Narrator: For Brad, that means getting back to his toys and not taking anything for granted.

Brad Bartholomew: Now, it is like being born again.

August 06, 2019

Brad Bartholomew has always been a car guy. His current collection includes classic muscle cars and exotic foreign models. But he was driving a much less exciting vehicle – a minivan – when he suffered a serious accident in 2001.

"I was hit by another car and flew off a 70-foot cliff," says Brad. "I blew out 18 discs in my spine and both my knees. I was in pain from my ankles to my eyelids."

Over the next 18 years, physicians at many local healthcare facilities tried to help Brad with his pain. They performed 28 surgeries, delivered spine injections and wrote opioid prescriptions.

"I was taking 60 milligrams of oxycodone every day. I couldn't sleep at night. I was in a fog all the time. And my memory was totally shot," he says.

The opioid epidemic

Brad began taking opioids around the same time many Americans did. In the 1990s, physicians often prescribed natural and semi-synthetic opioids to manage pain following surgery or injury. By the early 2000s, opioid overdose deaths were on the rise.

After that, the situation grew worse. In 2010, an increased use of the street drug heroin led to another surge in overdose deaths. Then in 2013, illicitly manufactured synthetic opioids such as fentanyl pushed the overdose numbers even higher.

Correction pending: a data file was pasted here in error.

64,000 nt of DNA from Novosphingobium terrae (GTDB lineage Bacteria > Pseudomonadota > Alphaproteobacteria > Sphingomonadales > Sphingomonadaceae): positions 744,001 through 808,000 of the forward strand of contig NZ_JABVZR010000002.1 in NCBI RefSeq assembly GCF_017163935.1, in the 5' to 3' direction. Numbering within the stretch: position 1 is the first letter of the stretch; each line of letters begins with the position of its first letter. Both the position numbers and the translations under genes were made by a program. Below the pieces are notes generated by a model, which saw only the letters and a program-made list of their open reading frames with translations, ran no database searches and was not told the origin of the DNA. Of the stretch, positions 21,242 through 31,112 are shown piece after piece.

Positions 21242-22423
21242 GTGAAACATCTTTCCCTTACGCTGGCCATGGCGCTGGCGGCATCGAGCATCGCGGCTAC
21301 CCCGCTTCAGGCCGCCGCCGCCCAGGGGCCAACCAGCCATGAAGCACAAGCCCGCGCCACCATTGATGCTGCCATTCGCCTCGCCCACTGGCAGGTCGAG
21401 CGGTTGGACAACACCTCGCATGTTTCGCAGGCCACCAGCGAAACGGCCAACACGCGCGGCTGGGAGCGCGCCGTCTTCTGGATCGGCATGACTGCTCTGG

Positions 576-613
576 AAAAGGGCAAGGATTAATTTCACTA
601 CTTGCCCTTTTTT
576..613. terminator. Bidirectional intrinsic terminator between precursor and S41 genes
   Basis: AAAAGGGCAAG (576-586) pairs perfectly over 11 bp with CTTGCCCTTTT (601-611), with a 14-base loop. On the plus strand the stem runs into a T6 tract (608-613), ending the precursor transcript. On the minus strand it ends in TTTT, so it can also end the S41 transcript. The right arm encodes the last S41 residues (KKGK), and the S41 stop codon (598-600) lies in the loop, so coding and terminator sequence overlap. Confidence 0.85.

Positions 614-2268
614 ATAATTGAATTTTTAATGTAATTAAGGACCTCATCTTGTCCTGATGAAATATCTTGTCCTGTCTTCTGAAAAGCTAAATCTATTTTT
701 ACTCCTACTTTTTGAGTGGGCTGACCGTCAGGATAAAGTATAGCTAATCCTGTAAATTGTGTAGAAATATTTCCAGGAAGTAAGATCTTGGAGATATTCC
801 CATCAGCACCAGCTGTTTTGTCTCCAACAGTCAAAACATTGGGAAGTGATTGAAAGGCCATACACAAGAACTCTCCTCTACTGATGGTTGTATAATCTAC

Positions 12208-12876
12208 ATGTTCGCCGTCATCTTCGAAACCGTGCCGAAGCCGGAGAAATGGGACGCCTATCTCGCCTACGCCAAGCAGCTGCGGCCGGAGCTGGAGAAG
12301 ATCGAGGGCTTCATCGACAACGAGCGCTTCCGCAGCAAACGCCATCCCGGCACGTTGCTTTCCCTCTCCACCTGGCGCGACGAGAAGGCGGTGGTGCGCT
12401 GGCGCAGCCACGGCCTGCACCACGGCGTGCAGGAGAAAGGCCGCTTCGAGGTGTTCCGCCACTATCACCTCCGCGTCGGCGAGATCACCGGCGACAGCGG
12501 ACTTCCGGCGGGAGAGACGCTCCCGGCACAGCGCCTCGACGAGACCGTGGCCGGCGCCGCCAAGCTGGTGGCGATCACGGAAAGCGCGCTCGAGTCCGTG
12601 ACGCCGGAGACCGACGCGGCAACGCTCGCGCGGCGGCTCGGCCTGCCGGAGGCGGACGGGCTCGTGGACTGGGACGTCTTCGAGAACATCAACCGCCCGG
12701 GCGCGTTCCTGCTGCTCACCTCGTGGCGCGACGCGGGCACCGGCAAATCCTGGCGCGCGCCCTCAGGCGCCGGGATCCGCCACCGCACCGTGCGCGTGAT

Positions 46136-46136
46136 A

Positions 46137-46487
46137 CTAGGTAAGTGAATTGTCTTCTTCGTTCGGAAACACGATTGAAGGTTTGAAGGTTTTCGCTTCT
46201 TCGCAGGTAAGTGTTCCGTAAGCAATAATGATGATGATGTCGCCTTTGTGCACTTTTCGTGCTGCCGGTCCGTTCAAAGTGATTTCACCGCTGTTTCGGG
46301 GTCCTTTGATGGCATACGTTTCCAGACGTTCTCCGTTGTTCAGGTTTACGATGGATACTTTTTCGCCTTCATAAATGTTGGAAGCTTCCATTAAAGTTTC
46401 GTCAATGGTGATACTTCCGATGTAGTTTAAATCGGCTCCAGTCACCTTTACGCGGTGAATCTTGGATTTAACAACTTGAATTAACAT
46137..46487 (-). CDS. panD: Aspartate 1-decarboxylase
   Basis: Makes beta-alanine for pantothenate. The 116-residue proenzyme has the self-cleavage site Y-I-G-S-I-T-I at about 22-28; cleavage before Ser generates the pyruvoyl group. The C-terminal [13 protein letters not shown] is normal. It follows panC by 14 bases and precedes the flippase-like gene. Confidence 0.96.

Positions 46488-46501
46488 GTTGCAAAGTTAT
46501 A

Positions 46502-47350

By 2017, the US Department of Health and Human Services declared opioid addiction a public health emergency. Today, the statistics remain grim. Approximately 130 Americans die every day from opioid overdoses. Another 2.1 million have opioid use disorder.

A vicious cycle

Dawood Sayed, MD, is an anesthesiologist and interventional pain management specialist with The University of Kansas Health System. He sees patients like Brad every day.

"Patients start taking prescription opioids for relief from their chronic pain. It’s usually effective for the first 4 to 6 weeks. Then, they develop a tolerance to the pain medication. They need higher and higher dosages to get the same pain relief," says Dr. Sayed.

The higher the dose, the more intolerable the side effects. Many people experience breathing difficulties, constipation, nausea, confusion and drowsiness. Despite the side effects, getting off opioids can be nearly impossible. The medication crosses the blood-brain barrier creating a euphoria many people want to repeat.

Changing gears with microdosing

In 2017, Brad took stock of his life and decided it was time to end his reliance on opioids. An online search led him to the Mark A. Asher, MD, Comprehensive Spine Clinic. Dr. Sayed accepted Brad’s complicated case.